New data presented at ESMO 2020 have shown that immunotherapy is beneficial for patients with gastric and esophageal cancers who currently have poor survival.
Heartburn is a burning feeling that many people experience occasionally. Avoiding certain foods, such as fatty foods and alcohol, can help with the symptoms.
Antacids are medications that people can buy over the counter to help relieve heartburn and indigestion. They work by neutralizing stomach acid.
Acid reflux occurs when acid from the stomach rises into the esophagus and causes heartburn symptoms. Some lifestyle changes may help relieve symptoms of acid reflux, but some people need medications.
Acid reflux can be uncomfortable, but lifestyle changes and home remedies can help ease your symptoms without medication. Here are a few steps you can take to treat acid reflux at home.
Gravity and anatomy play a huge role in finding relief from nocturnal GERD symptoms. During the day, you are most likely standing or sitting up so when stomach acid escapes, gravity and saliva quickly return this potentially harmful substance to the stomach. Nights are a different story, even with the best bedtime rituals. And, depending on how you are sleeping, your esophagus can actually be below your stomach allowing acid to freely flow out and then just sit in your esophagus, lungs, throat, and sinuses.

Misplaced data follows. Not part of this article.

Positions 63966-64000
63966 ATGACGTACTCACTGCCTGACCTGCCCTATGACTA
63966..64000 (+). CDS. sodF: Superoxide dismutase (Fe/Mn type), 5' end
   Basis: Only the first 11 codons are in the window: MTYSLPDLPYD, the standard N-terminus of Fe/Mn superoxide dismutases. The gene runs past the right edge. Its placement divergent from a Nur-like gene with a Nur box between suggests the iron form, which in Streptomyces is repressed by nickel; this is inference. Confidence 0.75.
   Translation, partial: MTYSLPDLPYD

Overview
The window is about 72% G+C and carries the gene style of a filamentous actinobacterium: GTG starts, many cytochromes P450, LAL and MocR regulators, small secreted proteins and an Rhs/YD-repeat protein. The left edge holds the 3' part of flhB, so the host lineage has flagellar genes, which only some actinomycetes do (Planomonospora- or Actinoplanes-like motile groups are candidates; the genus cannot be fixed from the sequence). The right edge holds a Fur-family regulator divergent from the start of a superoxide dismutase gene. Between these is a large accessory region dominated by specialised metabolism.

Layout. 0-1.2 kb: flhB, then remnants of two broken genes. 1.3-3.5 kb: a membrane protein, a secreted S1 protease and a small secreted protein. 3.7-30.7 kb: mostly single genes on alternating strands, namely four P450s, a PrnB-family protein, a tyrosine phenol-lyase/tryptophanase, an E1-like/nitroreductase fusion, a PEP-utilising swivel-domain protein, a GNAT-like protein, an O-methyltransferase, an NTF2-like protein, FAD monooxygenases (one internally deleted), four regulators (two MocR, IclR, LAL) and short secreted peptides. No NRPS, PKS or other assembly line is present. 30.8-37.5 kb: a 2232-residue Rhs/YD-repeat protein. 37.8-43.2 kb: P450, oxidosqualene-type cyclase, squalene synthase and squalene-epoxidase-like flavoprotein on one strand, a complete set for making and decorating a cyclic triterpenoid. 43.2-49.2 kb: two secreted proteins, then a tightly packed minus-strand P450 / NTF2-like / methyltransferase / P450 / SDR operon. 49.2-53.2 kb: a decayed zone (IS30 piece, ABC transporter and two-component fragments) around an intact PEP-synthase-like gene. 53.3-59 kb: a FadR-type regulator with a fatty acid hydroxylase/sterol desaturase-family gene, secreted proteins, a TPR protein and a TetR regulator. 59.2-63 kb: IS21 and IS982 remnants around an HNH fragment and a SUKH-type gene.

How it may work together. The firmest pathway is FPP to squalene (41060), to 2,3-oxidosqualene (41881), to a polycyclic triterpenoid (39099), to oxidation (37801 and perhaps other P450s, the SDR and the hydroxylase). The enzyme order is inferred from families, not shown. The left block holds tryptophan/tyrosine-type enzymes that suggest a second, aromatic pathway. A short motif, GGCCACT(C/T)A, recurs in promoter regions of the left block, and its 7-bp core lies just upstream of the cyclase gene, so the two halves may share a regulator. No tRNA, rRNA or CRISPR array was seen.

Proton pump inhibitors (PPIs) are medications that people use to treat heartburn, acid reflux, gastroesophageal reflux disease (GERD), and stomach ulcers.
People who experience heartburn should sleep on their left side, as right-side sleeping relaxes connecting muscles between the stomach and the esophagus. When these muscles contract, they help control the acid reflux process.
Heartburn is a common problem created by acid reflux, a condition where some of the stomach contents are forced back up into the esophagus. It creates a burning pain in the lower chest.
Who among us hasn't had a sore throat, a hoarse voice or a lump in the neck? Usually these are minor problems that go away on their own or after a course of antibiotics—but if they don't, check in with your doctor.